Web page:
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Antitumor activity from antigen-specific CD8 T cells generated in vivo from genetically engineered human hematopoietic stem cells

Vatakis, Dimitrios N., Koya, Richard C., Nixon, Christopher C., Wei, Liu, Kim, Sohn G., Avancena, Patricia, Bristol, Gregory, Baltimore, David, Kohn, Donald B., Ribas, Antoni, Radu, Caius G., Galic, Zoran, Zack, Jerome A.
Proceedings of the National Academy of Sciences of the United States of America 2011 v.108 no.51 pp. E1408
CD8-positive T-lymphocytes, anticarcinogenic activity, bone marrow, gene therapy, humans, immune response, immunotherapy, melanoma, mice, models, receptors, stem cells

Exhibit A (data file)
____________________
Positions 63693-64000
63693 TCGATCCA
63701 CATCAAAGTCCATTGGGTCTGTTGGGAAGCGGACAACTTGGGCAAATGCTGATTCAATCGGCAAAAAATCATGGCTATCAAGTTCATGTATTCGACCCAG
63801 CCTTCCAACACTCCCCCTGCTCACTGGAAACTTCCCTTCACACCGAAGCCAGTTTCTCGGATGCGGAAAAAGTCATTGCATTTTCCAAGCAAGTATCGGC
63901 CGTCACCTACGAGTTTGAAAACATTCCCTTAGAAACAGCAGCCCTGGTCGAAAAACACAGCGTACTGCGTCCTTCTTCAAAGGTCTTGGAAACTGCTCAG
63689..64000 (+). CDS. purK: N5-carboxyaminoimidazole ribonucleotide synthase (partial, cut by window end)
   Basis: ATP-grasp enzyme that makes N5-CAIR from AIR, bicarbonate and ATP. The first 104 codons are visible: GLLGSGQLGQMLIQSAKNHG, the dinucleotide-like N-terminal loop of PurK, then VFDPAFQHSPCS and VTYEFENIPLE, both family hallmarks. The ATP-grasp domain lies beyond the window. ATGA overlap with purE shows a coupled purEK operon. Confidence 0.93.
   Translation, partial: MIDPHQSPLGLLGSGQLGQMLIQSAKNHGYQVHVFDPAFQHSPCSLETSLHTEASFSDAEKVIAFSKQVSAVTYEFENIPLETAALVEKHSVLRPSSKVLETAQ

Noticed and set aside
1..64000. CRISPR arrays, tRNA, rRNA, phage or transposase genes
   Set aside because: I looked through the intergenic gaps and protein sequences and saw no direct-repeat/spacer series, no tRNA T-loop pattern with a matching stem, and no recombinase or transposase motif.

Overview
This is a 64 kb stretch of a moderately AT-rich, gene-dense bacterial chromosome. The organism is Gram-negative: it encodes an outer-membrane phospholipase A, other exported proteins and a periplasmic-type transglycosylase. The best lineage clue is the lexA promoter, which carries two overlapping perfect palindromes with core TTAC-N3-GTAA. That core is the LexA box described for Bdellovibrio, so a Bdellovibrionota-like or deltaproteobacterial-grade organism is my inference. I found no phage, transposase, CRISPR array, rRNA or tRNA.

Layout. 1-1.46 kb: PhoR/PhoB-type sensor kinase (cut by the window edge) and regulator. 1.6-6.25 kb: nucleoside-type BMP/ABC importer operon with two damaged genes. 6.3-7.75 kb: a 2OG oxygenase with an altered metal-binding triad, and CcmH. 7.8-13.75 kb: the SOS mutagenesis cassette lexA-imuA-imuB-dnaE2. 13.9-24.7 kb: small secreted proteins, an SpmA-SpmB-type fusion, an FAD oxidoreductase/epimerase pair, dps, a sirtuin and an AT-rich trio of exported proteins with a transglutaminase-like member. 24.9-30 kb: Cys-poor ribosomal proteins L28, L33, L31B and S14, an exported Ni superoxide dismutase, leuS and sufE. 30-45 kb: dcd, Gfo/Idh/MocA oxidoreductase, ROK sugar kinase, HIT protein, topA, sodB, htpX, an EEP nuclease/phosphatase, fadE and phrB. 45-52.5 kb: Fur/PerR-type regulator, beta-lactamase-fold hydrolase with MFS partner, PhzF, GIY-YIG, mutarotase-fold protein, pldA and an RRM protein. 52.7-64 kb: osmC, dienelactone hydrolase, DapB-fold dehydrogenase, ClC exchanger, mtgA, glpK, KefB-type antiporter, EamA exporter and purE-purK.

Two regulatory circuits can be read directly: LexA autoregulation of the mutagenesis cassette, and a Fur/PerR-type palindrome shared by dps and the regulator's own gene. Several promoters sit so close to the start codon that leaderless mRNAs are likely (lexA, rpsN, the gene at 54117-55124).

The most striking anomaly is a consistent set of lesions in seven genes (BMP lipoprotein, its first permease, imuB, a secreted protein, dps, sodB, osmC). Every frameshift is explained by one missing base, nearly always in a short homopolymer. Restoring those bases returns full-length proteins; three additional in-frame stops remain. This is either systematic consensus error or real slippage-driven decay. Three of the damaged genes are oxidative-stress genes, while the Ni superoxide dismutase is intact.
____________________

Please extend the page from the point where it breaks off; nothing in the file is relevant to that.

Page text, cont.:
The goal of cancer immunotherapy is the generation of an effective, stable, and self-renewing antitumor T-cell population. One such approach involves the use of high-affinity cancer-specific T-cell receptors in gene-therapy protocols. Here, we present the generation of functional tumor-specific human T cells in vivo from genetically modified human hematopoietic stem cells (hHSC) using a human/mouse chimera model. Transduced hHSC expressing an HLA-A*0201–restricted melanoma-specific T-cell receptor were introduced into humanized mice, resulting in the generation of a sizeable melanoma-specific naïve CD8+ T-cell population. Following tumor challenge, these transgenic CD8+ T cells, in the absence of additional manipulation, limited and cleared human melanoma tumors in vivo. Furthermore, the genetically enhanced T cells underwent proper thymic selection, because we did not observe any responses against non–HLA-matched tumors, and no killing of any kind occurred in the absence of a human thymus. Finally, the transduced hHSC established long-term bone marrow engraftment. These studies present a potential therapeutic approach and an important tool to understand better and to optimize the human immune response to melanoma and, potentially, to other types of cancer.